A crash course in basic text embeddings
A chronic problem with using machines to analyze human language is that the same meaning can be expressed using many different words. Take for example the sentence “Bill Gates was educated at Harvard.” There are many ways to express this relationship: Bill Gates studied at Harvard, Bill Gates took classes at Harvard, etc., and teaching a machine all the different variations is costly and time consuming. However, what if you could train an algorithm to assign similar numerical values to similar phrases of text? When given a new phrase, the machine would be able to accurately estimate its meaning based solely on its numerical representation.
That’s where text embeddings come in. Text embeddings ease the challenges of programmatic language analysis by transforming text into numbers, or more accurately, vectors. Remember vectors from high school algebra and physics? That’s what’s in play here. These numerical word representations make it possible to mathematically represent words, phrases, and entire documents. With text embeddings, a machine can determine that document A bears more similarity to document B than document C the same way we know that 1 is closer to 2 than it is to 55.
With the release of Rosette API 1.5 we support text embeddings in five languages: English, simplified Chinese, German, Japanese, and Spanish. Additionally, since Rosette maps all five sets of text embeddings in the same vector space, you can compare or find words with similar meanings, whether it’s “university,” (English) “大学,” (Chinese) or “universidad” (Spanish) and other related words without any actual translation.
How do text embeddings work?
Text embeddings are the cutting edge of today’s natural language processing and deep learning technology. To create them, we take a big pile of text and represent each word, phrase, or entire document with a vector in a high dimensional space (similar to a multi-dimensional graph). You may have heard of “word embeddings,” and they work the same way, but only represent individual words. Once text has been mapped as vectors, it can be added, subtracted, multiplied, or otherwise transformed to mathematically express or compare the relationships between different words, phrases, and documents.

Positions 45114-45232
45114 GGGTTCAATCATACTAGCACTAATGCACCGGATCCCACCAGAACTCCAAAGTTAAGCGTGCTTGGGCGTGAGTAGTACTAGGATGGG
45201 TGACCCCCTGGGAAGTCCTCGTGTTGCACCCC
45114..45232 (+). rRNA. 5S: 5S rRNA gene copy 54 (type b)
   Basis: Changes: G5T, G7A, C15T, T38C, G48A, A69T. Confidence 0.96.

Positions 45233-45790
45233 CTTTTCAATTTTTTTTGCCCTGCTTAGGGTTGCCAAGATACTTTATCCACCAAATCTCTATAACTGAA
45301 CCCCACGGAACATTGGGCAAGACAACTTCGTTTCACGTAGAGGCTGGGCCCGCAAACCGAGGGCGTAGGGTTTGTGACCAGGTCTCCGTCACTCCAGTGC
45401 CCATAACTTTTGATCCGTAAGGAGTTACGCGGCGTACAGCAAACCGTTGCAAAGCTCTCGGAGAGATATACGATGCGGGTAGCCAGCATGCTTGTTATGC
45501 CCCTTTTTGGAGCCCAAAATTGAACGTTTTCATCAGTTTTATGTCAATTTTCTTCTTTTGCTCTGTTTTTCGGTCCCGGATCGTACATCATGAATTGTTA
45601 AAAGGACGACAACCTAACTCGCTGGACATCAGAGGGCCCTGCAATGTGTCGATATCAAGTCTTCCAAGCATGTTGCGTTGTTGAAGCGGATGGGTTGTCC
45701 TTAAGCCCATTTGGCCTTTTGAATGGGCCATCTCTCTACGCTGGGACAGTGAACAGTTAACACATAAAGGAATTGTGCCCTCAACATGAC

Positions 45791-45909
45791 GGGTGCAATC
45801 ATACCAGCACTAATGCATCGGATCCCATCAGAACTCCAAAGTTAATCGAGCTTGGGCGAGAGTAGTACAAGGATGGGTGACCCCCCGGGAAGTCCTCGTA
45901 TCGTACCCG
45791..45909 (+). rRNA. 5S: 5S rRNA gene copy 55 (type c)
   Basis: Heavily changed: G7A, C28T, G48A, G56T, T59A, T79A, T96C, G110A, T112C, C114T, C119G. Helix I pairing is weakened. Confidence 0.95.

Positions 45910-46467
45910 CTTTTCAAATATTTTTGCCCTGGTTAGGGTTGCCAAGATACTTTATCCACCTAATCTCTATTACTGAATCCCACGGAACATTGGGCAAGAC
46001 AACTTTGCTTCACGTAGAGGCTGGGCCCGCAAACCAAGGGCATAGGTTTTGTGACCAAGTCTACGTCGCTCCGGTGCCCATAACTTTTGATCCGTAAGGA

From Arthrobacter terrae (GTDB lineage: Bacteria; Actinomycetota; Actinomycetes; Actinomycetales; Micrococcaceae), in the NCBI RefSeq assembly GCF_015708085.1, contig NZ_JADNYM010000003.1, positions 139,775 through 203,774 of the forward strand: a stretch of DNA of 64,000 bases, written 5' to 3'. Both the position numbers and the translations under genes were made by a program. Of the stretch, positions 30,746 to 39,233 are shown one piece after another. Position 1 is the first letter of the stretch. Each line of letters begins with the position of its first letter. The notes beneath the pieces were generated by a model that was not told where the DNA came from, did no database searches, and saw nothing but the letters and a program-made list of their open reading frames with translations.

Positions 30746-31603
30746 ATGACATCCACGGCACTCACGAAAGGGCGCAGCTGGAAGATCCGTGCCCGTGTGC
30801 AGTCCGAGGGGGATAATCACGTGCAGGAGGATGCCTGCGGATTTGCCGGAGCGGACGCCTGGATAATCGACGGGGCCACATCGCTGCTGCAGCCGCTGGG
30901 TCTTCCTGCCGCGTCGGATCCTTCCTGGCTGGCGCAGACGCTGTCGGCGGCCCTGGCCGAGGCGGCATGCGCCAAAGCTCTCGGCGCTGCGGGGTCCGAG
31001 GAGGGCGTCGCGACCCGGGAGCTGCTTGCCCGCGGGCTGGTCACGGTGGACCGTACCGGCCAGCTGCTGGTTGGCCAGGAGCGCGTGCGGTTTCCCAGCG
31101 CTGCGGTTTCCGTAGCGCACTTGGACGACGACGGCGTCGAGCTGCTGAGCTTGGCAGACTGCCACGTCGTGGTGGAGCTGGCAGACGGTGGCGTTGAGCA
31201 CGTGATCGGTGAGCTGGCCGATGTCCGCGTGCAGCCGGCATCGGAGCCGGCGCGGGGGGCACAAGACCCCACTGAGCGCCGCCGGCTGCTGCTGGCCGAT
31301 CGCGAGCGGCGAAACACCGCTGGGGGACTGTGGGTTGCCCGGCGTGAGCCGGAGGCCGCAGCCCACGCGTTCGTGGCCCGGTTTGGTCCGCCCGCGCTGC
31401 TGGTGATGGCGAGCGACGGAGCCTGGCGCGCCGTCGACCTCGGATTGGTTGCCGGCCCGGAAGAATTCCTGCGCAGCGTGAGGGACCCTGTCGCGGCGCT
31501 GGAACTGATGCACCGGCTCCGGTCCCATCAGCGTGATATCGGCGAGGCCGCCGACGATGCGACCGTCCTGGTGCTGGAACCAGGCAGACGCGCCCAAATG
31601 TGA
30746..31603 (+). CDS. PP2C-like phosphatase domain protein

The case of the pencil and the wombat
Let’s take a very simple example. Say we’ve represented a collection of individual words with vectors, including “pen” and “pencil.” When we look at our vector space, we’d expect those vectors to be close to each other, given their similarity, as shown in the example below (a highly simplified visualization of word embeddings in a vector space).
“Pencil” and “wombat” on the other hand, we’d expect to be much further apart. “Writing” and “pencil” we’d also expect to be close together, but perhaps in a different way than “pen” and “pencil.” Not so complicated, but when you add millions of words and multiple languages to the mix, things can get thorny. To account for this, the vector spaces housing word embeddings often contain hundreds of dimensions.
Intrigued? Part II of this blog expands on ways you can use the power of text embeddings.
Or, download a technical brief that explains how Rosette calculates semantic similarity.